Another topic discussed heatedly by the thought leaders is how to enhance the access of education to a greater number of people. Maria Zuber from MIT brought up the important role of high-quality MOOC again and mentioned a special caliber course system launched by MIT a few years ago. Since the online course provided by MIT are of a high level of difficulties and standard, not many people will be able to finish the entire course. MIT will Invite the top of those who finish the courses to the beautiful campus in Cambridge, MA for a boot camp and will reward their hardwork with an actual certificate. This way, a real physical connection will be built among the students and the teachers, which will give people more incentive to take online courses. This is a model that can be copied by universities around the world, even for those with limited budgets.

However, controversy has broken out over the issue of access to higher education during the discussion. President Umran Inan from Turkey holds a very different opinion from many of the other panelists and he believes that there shouldn’t be greater access to higher education at all. President Inan quoted a few statistics from the speech of Jim Yong Kim, the former President of the World Bank. Earlier during the conference, Mr. Kim briefly discussed the issue of an oversupply of college graduates, many of whom are not able to find a job after graduation. President Inan thus argued that with such an oversupply, higher educational institutions should not be giving access to more people, in order to avoid further deteriorating the already imbalanced supply and demand. Other panelists discussed the necessity of a bottom-up revolution from the elementary education system in order to successfully deal with the challenges of technological advances.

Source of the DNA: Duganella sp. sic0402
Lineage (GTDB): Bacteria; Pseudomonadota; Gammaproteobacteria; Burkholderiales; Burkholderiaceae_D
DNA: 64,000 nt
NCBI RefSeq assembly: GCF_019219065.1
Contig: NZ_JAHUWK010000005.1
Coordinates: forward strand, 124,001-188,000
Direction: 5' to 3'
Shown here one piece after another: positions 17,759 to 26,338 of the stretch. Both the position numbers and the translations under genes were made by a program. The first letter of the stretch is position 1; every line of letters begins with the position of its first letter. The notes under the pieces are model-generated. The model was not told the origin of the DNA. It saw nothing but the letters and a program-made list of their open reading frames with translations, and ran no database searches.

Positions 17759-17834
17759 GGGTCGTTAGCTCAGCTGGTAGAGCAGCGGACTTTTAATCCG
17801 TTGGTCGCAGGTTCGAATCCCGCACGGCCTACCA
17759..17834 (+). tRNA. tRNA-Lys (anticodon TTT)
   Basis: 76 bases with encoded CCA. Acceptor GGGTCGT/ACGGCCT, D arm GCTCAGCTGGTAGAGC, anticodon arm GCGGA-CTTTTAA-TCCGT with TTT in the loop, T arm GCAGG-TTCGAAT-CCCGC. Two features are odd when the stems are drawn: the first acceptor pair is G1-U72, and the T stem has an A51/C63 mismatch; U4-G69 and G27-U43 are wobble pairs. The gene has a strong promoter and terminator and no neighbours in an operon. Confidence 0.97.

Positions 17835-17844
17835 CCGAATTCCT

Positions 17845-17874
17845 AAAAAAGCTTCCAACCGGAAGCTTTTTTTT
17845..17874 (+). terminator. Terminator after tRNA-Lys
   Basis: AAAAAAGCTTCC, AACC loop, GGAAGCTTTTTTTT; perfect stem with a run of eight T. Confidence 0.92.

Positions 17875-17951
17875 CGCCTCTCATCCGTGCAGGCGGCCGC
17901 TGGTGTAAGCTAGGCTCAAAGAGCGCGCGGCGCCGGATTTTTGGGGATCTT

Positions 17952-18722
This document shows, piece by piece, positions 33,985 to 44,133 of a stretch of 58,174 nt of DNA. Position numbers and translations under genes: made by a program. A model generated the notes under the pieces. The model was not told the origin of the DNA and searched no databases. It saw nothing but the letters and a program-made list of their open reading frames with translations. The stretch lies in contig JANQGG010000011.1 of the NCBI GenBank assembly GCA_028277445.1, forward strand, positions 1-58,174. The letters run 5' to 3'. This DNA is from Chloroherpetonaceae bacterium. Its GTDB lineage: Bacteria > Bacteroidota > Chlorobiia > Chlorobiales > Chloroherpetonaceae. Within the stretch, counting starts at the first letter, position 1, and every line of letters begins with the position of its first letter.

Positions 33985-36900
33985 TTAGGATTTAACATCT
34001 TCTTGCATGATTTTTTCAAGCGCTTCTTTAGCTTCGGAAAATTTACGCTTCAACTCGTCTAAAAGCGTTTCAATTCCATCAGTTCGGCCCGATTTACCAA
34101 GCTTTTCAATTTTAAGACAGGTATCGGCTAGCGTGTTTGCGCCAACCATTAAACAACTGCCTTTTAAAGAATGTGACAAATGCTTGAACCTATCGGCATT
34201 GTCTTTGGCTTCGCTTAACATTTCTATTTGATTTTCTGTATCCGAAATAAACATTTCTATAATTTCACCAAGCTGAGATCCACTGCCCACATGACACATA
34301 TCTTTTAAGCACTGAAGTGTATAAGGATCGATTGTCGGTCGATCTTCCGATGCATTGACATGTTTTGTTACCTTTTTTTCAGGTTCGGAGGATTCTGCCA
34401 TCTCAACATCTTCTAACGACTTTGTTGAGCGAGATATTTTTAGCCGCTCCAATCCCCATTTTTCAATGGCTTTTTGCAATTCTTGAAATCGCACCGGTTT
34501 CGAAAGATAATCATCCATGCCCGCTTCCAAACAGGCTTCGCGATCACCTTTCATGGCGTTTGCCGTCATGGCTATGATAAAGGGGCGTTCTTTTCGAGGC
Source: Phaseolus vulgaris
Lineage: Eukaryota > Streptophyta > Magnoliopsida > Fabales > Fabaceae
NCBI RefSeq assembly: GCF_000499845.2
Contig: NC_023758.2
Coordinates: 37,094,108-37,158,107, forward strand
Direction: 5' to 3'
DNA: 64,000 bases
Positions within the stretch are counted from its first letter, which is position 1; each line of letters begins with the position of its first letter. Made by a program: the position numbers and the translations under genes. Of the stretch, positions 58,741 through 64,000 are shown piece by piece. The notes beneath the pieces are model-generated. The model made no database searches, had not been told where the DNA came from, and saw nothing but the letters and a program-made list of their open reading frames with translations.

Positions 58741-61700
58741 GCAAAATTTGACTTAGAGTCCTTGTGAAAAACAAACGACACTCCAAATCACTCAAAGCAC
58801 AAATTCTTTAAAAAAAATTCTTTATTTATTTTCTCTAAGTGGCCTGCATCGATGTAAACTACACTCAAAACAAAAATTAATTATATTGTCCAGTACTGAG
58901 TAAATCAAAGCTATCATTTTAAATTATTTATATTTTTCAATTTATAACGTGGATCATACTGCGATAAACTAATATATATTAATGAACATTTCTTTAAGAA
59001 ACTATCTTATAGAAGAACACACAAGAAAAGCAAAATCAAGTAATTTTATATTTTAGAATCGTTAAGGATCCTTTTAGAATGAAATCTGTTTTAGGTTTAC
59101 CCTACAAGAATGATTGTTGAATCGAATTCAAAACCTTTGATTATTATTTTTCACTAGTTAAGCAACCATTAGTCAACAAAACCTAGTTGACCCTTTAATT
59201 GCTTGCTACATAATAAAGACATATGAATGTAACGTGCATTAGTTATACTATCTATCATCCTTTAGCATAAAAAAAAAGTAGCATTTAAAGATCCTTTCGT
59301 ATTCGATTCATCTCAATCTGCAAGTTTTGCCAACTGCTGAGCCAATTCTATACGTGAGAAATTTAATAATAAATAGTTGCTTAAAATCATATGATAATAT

The higher educational institutions are, unfortunately, facing many other types of challenges nowadays. Many countries have been conducting tax cuts, which means less funding and endowment for many universities. For schools like MIT that is very lab and research intensive, they might be losing money on every student they accept. Moreover, the issue of inequality still persists, as many agree that the future is here but not evenly distributed, neither among countries nor among universities in the same countries. The implication of inequality is that the issues each institution needs to deal with can be extremely different. However, all the thought leaders agree that there will be huge changes coming in the near future and the higher educational institutions should step up and make sure that they can prepare their citizens to compete and thrive in the economy of the tomorrow.